In the Nineteenth Century the Northumbrians Show the World What Can be Done with Iron and Coal
William Bell Scott (Edinburgh 1811 - Penkill Castle 1890)
Oil painting on canvas, In the Nineteenth Century the Northumbrians Show the World What Can be Done with Iron and Coal by William Bell Scott (Edinburgh 1811 - Penkill Castle 1890), signed and dated, at top of anvil: W B Scott June 1861, and again, on the hoist: W B S. A vivid representation of Tyneside industry, with Stephenson's High Level Bridge, telegraph wires, and the River Tyne in the background. Workmen employed by Hawks, Crawshay & Sons (builders of the High Level Bridge) wield sledgehammers, forging a locomotive wheel. The figure at centre, three-quarter facing, is Charles Edward Trevelyan, cousin and heir to Sir Walter Trevelyan (1797-1879) of Wallington. The foreground is strewn with working drawings of a locomotive, letters, a rose atop a newspaper dated 1861, recording the victory of Garibaldi at Caserta, a marine engine air pump, an anchor, and an Armstrong gun and shells. A girl, facing the viewer, sits on the barrel of the gun beside an inquisitive black dog, her father's lunch wrapped in a bundle on her lap. The name Harry Clasper (1812-70) appears as graffiti on the wall; Clasper was a famous professional oarsmen and boat-builder. Shipping, a keel loaded with coal, plies the Tyne beneath an old stone bridge; on the quayside fisherman, merchants and a photographer people the scene. One of a series of eight oil paintings illustrating the history of the English borders, painted between 1856 and 1861 for Sir Walter Trevelyan (1797-1879). The paintings were shown at the Literary Society, Newcastle, in the following order: Saint Cuthbert and King Egfrid; Building the Roman Wall; The Death of Bede; The Descent of the Danes; The Spur in the Dish; Gilpin making Peace; Grace Darling; Iron and Coal. The complete set was exhibited at the French Gallery, Pall Mall, in 1861. A preliminary watercolour version, of around 1861 is in the V&A (362-1891).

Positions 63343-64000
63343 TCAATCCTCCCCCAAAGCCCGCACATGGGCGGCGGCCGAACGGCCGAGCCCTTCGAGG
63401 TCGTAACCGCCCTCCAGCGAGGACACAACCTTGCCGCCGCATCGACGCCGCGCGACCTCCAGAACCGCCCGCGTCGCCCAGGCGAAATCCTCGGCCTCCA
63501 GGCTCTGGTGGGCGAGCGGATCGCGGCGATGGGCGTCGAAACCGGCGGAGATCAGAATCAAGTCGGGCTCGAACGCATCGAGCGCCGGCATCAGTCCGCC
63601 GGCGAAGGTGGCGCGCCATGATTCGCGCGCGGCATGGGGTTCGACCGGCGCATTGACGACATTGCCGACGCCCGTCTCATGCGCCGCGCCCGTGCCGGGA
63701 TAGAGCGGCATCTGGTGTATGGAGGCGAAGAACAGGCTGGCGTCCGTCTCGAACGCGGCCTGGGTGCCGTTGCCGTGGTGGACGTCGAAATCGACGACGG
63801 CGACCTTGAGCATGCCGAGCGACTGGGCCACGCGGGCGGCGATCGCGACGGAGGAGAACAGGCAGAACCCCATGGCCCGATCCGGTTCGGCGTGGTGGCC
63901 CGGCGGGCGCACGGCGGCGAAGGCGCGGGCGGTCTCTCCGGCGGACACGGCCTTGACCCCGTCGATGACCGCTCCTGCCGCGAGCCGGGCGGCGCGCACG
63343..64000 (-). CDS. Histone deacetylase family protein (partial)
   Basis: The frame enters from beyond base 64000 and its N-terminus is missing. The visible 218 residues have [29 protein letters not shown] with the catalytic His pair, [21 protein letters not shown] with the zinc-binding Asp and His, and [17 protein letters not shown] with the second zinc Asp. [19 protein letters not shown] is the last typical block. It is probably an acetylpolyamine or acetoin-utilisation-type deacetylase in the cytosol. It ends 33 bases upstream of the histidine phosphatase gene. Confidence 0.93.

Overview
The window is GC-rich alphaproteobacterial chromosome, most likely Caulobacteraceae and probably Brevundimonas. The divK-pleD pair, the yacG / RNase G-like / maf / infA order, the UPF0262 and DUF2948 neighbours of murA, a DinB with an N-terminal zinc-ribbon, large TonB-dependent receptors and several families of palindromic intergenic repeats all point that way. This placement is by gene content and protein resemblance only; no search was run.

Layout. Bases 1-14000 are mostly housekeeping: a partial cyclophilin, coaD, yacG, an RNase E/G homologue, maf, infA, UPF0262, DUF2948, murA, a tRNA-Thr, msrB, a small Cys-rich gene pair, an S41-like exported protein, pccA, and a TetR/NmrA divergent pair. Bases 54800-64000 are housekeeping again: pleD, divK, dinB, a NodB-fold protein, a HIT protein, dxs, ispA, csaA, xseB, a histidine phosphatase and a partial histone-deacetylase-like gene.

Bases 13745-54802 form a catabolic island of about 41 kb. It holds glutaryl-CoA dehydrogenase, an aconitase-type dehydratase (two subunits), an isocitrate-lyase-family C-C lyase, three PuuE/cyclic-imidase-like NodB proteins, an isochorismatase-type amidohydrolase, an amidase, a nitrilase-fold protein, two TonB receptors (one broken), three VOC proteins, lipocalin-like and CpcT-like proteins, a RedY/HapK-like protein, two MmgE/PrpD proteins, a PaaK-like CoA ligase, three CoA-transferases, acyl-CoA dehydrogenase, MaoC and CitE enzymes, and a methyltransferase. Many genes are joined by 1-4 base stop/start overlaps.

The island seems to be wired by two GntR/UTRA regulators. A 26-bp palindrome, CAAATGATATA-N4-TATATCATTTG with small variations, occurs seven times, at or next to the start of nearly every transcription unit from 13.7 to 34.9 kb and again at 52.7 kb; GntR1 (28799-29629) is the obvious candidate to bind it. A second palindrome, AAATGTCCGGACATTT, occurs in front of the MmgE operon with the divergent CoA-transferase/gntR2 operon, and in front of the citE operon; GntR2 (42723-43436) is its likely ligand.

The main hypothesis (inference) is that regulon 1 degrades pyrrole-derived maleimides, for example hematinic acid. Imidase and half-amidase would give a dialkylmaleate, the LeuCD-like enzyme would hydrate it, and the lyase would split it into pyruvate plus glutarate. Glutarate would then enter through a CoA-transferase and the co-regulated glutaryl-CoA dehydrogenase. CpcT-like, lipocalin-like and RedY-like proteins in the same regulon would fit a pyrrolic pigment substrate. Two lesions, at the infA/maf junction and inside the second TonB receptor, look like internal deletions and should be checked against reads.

William Bell Scott was commissioned in 1855 by Sir Walter Trevelyan to decorate the courtyard at Wallington; began in 1857 and the series was exhibited at regular intervals at the Literary Society in Newcastle and completed in 1861 - the scheme of decoration was finished in 1863/64 when the spandrels high up near the vault were decorated with a progression of eighteen scenes from the Ballad of Chevy Chase, and the lower pilasters painted with local flora by other artists including Ruskin, Arthur Hughes, Lady Trevelyan, as well as the portrait medallions, in the lower spandrels and portrait heads.
Wallington, The Trevelyan Collection (National Trust)
Marks and inscriptions
W B Scott June 1861 (signed and dated)
Makers and roles
William Bell Scott (Edinburgh 1811 - Penkill Castle 1890), artist
Gere and Ironside, Pre-Raphaelite Painters, 1948 Scott 1861 &1867 W. Bell Scott, Descriptive Catalogue of the History of the English Border, 1861 & The Murals of Chevy Chase (Paper read to the Institute of British Architects, 1867 Inglis 1987 Alison Inglis, ‘Sir Edward Poynter and The Earl of Wharncliffe’s Billiard Room’, Apollo, October 1987, p.250 O'Neill 2010 M. O’Neill, Walter Crane, The Arts and Crafts, Painting and Politics, 1875 – 1890 (Iron and Coal), New Haven & London, 2010, , pp.105-6, fig.45